At last Thursday’s Ignite Boston, which I wrote up in a previous blog, provided an unexpected mirror in which two opposing views shined on each other, each view provided by one of the two keynotes by John Viega and Jonathan Zdziarski.
Both Viega and Zdziarski.are security experts and authors of books by O’Reilly and other publishers. Viega used the bully pulpit for an entreaty against the “full disclosure” philosophy, a fundamental article in the open source catechism. Zdziarski, who had not consulted with Viega beforehand, endorsed full disclosure whole-heartedly and with a doggedly pragmatic intent. The context for Zdziarski’s approach is the Apple iPhone, which has security vulnerabilities that, in his experience, Apple doesn’t fix until they’re made embarrassingly public.
Today Zdziarski sent me a long and frightening article from the National Journal about the threat of cyberwar. Although the basic premises in the article have been circulating for years, many of the details were new to me. And despite the focus of the title on China, the article makes it clear that governments as well as individuals (the “cyber-militia”) are engaging in disruptive behavior around the world. In fact, the article cites worries about what may be happening in the NSA.
It seems to me that the National Journal article provides more fodder for Viega than Zdziarski. Veiga insisted that the black hats planning DDOS attacks and identity theft aren’t as smart as they are commonly made out to be. They couldn’t create as much havoc if they had to rely only on the vulnerabilities they found themselves. They are helped immeasurably, he said, by the revelations of vulnerabilities in major software products by people with no malicious intent. The worldwide database of known vulnerabilities is swelled by individuals trying to show off their technical chops, and by companies in the security business trying to demonstrate the indispensibility of their products.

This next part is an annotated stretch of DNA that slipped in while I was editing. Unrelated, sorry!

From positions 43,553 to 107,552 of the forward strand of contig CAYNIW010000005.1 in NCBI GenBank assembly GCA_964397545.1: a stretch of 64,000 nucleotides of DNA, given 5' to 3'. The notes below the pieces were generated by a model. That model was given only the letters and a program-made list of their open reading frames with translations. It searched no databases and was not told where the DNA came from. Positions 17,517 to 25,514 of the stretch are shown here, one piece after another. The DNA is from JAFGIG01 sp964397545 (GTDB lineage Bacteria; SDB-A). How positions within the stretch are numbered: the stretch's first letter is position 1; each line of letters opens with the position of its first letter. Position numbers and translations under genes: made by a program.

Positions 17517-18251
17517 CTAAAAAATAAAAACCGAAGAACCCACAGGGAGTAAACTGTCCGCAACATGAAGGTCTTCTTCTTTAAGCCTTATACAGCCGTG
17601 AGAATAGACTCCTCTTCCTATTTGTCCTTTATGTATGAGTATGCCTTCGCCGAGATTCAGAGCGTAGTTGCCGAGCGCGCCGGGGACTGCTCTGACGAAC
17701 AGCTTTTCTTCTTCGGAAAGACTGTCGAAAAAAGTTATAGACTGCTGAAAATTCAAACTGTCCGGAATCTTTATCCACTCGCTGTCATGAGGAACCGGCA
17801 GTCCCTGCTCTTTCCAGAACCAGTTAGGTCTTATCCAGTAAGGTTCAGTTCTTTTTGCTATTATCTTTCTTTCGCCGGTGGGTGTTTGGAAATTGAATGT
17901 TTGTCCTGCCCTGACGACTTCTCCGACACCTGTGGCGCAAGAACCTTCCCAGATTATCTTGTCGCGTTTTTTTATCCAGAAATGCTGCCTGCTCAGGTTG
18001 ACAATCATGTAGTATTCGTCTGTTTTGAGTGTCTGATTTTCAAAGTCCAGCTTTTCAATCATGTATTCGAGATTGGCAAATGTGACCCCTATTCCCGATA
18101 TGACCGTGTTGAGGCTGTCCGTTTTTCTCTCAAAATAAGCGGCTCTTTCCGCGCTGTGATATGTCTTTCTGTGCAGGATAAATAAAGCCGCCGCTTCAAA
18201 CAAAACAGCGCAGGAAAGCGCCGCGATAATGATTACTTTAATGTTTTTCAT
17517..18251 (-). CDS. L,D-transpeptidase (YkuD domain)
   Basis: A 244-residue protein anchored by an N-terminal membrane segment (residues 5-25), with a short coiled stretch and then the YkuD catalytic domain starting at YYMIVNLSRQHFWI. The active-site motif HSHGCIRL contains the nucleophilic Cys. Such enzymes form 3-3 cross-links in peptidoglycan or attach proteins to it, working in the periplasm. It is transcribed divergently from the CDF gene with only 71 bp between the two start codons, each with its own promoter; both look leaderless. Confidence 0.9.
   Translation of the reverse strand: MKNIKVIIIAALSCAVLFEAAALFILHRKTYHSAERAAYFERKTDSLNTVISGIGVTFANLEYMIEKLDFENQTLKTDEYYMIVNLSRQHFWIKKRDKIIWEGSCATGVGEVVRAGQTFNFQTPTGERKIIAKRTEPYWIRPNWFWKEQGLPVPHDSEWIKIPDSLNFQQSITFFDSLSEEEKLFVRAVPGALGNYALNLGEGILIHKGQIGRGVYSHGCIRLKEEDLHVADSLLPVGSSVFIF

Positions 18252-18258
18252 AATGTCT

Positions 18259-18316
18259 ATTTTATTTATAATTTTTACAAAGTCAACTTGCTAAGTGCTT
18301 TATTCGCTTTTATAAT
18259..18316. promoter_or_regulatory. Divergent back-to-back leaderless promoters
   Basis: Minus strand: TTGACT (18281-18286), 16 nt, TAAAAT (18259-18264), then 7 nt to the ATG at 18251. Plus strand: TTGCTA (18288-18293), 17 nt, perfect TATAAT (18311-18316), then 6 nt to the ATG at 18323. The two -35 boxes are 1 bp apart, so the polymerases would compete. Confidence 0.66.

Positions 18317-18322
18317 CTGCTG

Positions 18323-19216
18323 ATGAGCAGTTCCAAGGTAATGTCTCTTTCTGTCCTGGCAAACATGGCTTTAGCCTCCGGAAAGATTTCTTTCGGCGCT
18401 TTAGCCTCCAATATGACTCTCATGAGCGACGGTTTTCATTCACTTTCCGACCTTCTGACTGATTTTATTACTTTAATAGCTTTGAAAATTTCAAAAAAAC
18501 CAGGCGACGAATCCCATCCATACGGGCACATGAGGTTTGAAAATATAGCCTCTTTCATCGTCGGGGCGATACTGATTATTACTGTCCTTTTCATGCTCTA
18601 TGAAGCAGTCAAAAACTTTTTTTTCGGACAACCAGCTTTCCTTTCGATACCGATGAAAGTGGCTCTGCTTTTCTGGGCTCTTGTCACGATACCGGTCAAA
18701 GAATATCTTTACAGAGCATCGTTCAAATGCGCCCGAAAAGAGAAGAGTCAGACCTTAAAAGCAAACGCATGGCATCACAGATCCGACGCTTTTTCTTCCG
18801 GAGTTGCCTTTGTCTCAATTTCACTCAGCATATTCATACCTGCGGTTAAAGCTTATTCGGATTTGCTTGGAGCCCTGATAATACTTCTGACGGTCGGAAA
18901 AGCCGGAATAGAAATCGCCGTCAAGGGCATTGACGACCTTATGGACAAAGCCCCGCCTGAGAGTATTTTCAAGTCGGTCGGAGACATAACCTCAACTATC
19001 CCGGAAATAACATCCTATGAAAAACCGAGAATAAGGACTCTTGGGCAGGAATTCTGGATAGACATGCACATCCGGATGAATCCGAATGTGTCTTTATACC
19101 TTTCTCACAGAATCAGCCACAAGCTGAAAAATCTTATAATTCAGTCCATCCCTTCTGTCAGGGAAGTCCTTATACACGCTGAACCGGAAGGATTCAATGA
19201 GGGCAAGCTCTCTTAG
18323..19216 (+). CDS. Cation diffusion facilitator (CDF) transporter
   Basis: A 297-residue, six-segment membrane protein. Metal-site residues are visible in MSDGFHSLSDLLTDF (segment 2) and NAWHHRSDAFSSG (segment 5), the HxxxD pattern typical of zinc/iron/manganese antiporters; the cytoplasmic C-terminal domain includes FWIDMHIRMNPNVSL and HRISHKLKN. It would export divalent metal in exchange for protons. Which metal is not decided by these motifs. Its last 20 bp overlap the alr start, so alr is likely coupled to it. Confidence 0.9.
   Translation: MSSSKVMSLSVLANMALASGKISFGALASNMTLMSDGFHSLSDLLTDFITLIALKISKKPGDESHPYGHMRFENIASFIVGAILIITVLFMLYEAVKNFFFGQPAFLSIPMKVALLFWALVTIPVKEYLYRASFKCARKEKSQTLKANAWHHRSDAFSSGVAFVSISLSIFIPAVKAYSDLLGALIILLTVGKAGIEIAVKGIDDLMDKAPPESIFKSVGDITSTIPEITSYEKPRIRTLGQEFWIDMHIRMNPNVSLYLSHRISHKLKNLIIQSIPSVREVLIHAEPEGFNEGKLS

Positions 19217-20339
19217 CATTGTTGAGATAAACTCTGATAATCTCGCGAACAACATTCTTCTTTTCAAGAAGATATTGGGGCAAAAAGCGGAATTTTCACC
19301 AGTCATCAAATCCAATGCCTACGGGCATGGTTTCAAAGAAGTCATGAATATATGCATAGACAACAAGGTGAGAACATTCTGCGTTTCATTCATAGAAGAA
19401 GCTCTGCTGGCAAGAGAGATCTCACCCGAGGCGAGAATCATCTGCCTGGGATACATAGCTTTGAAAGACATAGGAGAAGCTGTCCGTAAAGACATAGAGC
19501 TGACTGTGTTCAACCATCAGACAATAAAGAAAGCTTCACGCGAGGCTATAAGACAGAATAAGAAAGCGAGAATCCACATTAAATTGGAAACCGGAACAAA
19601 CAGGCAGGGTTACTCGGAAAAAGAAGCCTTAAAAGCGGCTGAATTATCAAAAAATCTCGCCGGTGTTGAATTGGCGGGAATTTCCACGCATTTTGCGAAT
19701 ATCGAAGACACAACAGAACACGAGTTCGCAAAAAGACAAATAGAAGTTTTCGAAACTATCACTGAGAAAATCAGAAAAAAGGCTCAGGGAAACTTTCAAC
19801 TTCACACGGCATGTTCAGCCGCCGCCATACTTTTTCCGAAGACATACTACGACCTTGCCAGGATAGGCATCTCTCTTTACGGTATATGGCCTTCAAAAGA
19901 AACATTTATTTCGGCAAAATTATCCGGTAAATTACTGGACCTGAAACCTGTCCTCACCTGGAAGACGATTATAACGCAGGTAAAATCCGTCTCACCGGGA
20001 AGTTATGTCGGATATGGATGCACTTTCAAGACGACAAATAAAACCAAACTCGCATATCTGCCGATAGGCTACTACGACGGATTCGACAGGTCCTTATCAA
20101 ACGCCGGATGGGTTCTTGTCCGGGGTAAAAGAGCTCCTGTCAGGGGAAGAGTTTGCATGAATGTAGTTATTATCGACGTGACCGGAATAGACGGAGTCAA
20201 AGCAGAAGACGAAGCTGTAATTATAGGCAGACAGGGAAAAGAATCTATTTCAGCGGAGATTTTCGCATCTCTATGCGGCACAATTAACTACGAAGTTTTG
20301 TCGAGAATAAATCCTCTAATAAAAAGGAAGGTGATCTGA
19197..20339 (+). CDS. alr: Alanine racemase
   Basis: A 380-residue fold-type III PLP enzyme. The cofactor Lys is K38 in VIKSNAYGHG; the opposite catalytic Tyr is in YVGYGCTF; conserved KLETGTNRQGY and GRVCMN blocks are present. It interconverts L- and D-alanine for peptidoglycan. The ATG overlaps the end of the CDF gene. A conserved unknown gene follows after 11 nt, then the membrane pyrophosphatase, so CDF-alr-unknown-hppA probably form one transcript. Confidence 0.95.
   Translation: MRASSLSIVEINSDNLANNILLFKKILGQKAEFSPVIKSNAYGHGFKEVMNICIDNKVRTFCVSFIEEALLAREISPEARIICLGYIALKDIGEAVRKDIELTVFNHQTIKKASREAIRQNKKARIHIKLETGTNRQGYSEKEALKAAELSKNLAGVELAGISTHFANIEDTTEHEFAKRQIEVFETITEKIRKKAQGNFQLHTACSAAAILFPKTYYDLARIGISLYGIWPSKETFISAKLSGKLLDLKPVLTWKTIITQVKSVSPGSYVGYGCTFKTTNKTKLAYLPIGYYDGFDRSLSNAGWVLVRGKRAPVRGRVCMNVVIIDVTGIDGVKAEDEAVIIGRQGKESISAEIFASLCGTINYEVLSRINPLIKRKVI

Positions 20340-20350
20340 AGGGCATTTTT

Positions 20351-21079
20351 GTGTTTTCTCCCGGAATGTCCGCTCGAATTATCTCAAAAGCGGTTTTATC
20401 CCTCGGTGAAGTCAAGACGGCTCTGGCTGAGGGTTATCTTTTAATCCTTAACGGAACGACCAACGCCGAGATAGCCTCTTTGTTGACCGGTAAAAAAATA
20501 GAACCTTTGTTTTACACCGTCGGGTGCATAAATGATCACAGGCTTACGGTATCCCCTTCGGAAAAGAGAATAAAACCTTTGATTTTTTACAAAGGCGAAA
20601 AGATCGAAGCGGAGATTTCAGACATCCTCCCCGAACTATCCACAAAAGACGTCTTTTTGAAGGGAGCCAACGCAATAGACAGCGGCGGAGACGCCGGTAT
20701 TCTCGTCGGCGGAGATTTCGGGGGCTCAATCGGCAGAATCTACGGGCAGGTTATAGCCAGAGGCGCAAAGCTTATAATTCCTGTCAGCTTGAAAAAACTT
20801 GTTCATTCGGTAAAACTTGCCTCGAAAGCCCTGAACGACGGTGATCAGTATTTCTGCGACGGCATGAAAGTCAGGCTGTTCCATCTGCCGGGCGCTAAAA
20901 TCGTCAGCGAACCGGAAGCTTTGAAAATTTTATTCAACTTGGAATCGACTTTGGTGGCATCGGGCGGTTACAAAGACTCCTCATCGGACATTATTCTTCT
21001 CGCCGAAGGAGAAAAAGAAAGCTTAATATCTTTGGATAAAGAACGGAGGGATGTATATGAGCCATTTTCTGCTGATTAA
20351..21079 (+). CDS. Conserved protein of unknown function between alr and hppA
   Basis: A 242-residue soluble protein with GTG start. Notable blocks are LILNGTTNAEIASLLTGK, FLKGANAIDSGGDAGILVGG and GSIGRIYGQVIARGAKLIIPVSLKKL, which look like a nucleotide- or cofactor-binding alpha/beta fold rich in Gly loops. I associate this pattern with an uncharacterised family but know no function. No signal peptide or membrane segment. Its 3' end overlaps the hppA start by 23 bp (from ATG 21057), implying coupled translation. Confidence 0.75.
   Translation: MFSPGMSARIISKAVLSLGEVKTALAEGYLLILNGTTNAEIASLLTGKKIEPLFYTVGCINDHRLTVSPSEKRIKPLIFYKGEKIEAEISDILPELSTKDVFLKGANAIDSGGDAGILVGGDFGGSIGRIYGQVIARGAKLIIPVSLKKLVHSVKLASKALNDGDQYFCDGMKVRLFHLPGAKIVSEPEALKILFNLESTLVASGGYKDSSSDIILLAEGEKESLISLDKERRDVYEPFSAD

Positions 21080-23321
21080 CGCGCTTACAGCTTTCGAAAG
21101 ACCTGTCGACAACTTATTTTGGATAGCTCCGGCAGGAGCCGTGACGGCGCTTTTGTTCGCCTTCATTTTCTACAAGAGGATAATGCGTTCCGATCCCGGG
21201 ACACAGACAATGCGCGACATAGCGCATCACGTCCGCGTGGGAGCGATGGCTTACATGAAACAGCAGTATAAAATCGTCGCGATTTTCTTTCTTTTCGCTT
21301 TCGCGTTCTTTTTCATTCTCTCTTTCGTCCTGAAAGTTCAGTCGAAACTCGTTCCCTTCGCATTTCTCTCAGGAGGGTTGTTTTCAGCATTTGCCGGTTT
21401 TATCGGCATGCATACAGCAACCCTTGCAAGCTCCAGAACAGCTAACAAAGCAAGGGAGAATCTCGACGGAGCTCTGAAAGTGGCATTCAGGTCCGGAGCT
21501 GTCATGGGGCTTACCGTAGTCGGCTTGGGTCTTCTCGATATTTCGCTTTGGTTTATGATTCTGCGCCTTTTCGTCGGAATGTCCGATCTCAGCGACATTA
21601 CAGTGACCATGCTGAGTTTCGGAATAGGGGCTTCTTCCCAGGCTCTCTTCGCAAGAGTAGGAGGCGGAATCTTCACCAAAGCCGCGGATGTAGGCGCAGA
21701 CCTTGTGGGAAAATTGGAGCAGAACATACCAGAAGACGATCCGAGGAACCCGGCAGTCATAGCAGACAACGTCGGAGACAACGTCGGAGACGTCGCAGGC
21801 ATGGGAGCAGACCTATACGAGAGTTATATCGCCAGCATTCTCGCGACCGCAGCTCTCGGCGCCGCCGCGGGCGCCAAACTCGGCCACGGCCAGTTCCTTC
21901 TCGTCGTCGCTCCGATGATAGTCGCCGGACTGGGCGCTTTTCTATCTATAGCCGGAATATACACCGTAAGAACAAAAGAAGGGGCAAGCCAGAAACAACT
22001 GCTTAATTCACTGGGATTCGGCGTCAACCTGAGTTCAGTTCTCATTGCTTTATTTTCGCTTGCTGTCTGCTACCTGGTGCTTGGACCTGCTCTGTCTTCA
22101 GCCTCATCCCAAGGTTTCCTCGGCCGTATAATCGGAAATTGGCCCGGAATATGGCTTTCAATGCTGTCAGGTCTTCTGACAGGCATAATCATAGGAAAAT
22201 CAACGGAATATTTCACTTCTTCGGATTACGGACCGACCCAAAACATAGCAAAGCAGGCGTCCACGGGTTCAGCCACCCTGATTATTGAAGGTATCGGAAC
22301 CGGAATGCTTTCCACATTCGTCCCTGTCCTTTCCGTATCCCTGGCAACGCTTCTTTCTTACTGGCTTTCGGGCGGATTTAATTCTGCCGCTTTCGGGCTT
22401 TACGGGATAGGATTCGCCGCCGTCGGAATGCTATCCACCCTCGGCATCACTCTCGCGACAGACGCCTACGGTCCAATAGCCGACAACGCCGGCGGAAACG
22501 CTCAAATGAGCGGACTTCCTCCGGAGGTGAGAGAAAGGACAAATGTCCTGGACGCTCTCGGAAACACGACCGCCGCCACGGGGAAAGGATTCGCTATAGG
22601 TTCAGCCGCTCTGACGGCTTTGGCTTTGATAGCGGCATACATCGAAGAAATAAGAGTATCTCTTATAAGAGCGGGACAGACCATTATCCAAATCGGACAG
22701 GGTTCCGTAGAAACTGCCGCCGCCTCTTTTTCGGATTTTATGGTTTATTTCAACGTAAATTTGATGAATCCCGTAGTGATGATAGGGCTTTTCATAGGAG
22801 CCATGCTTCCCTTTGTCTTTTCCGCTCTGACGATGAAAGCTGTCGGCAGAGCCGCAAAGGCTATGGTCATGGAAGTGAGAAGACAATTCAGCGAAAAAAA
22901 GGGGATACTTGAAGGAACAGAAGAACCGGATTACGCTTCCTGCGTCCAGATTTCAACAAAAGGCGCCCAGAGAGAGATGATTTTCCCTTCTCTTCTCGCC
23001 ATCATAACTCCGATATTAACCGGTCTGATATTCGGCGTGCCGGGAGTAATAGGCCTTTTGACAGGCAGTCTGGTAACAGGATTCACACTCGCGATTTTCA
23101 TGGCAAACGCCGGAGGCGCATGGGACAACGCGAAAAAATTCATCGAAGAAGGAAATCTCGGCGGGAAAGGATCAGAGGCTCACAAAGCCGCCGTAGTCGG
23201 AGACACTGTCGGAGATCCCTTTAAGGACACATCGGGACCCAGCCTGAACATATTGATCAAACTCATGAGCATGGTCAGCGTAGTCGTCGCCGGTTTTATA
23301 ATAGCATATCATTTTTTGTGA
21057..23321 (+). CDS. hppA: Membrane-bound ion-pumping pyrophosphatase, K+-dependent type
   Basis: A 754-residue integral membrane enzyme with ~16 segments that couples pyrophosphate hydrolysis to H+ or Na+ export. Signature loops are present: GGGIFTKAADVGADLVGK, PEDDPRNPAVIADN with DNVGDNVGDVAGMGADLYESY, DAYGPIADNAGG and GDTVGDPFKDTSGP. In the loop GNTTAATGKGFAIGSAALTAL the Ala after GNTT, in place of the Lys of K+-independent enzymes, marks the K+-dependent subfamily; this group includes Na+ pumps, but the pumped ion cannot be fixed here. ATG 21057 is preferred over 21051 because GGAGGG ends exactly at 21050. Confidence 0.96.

So long as software vendors are slow to fix bugs, full disclosure has to be an option, a kind of last resort, and I think Viega allowed for this. Open source projects have to promote a sense of responsibility among contributors to be discreet in reporting bugs with security implications. Perhaps it doesn’t matter much anyway–because most people keep using unpatched versions of software long after fixes come out.